Still in the grip of Prime Lens Mania (“prime” means no zoom), I ventured into the wilds of eBay and picked up a Pentax smc 21mm P-DA F3.2, in theory the perfect companion to the 40mm “Pancake”. With illustrations and a cat-blogging bonus.

Very few pictures are worth anywhere near a thousand words, but this pair might be worth a couple hundred. The same scene from the same position, a corner of our back garden. The 21mm wide-angle above, the 40mm pancake below.

Garden scene shot with Pentax smc P-DA 21mm
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Garden scene shot with Pentax smc P-DA 40mm

The theory, I guess, is that the 21mm is for carrying around a city or a mountain and shooting views and vistas; the 40mm for taking a garden or party and shooting flowers and faces. One of these renditions looks a whole lot more like what I think I see than the other. What do you think?

I’ve decided that while the prime lenses may be (in theory) better glass, and a little faster too, my eyes aren’t good enough to care about the differences, other things being equal, between a prime shot and a zoom shot. The thing about the prime lenses is that they remove a distraction, encourage you to leave one hand off the camera, compose with your body, and shoot faster.

After dinner, our two cats and some neighborhood became involved in complex maneuvers involving the porch roof and the pear tree (the crows hate the cats, and say so noisily). I had the pancake on and the camera handy.

Cat in tree in the evening sun


Contributions

Comment feed for ongoing:Comments feed

From: Janne (May 24 2007, at 23:52)

That is exactly the reason for me to prefer primes. It's a usability problem - a zoom adds another degree of freedom, and another control to operate. Which seems to be enough to overload my capacity to operate the camera without losing focus on what I am trying to do with it. I suddenly spend a lot of cognitive capability operating the camera rather than thinking about composition.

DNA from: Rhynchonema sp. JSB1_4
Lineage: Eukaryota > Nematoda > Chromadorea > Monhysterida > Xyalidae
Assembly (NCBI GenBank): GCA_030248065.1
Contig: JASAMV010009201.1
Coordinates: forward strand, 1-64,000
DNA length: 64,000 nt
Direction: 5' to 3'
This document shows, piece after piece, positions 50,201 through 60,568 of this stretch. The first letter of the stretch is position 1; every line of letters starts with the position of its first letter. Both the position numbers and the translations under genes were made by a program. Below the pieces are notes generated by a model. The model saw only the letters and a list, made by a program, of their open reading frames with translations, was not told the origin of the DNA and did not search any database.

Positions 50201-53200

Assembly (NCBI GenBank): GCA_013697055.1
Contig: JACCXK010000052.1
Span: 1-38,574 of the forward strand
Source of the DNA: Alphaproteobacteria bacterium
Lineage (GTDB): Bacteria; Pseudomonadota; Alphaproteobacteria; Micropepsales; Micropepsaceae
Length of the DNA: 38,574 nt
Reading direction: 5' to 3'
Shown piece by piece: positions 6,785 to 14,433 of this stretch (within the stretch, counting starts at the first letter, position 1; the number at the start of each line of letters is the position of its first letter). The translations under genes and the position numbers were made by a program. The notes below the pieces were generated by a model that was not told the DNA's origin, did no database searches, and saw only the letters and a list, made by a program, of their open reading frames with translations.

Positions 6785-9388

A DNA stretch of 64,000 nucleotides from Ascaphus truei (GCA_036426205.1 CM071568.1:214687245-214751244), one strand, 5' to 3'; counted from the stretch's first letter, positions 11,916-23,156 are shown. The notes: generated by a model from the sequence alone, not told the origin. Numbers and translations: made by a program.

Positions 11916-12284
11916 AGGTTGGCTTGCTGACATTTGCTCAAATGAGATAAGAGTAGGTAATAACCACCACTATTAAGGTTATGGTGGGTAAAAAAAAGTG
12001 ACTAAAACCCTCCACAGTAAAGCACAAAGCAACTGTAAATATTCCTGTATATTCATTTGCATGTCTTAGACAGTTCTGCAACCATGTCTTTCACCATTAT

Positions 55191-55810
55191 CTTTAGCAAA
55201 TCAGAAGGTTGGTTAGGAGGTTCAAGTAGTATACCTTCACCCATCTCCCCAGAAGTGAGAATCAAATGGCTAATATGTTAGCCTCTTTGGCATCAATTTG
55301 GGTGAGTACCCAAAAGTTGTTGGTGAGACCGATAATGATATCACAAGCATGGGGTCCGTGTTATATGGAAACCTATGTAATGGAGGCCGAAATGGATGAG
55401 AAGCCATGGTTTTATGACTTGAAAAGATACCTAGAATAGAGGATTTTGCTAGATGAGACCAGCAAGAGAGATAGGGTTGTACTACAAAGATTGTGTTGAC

That said, I invite you to play a bit with the 10-17mm fisheye zoom. It's a zoom, yes, but way too much fun to skip :)

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From: Matthew (May 25 2007, at 06:38)

I have the 21mm and love it. My favorite lens, though the 50mm f1.4 comes close. With another adventure on ebay you can find the Zenitar 16mm f2.8 Fisheye in the Pentax mount. It is an all manual lens but is on the cheap at around $125 USD. That one is great fun too.

http://www.photozone.de/2Equipment/reviews/zenitar16.htm

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From: Lenny (May 25 2007, at 10:02)

That last photo looks great.

Of the same scene shots, the first is more interesting, probably closer to what you would see, but look at the way the lens warps that tree in a circle!

I guess that "wide angle look" can be desirable, though. Whenever I shoot family, they always ask why I'm coming up so close to them. I think shooting people with a wide angle makes for a warmer, less Victorian sort of portrait.

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From: Tim (May 25 2007, at 10:59)

Lenny: No, that's the way the tree's really shaped. Check out the lines of bricks to the left of the tree, straight as an arrow, and the porch railing. The optics are actually pretty remarkable.

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From: Chaz Randles (May 25 2007, at 17:49)

The human eye has a focal length around 17mm. Unless there is something very, very strange about your eyes, you *should* get a visual image closer to the 21mm shot. If it is different, it's a software issue. Consider an upgrade :-)

http://hypertextbook.com/facts/2002/JuliaKhutoretskaya.shtml

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From: Lenny (May 25 2007, at 21:53)

My bad. Indeed the bricks are straight. Is the tree so noticeably curved in a straight-on shot (or when using your eyes, for that matter)?

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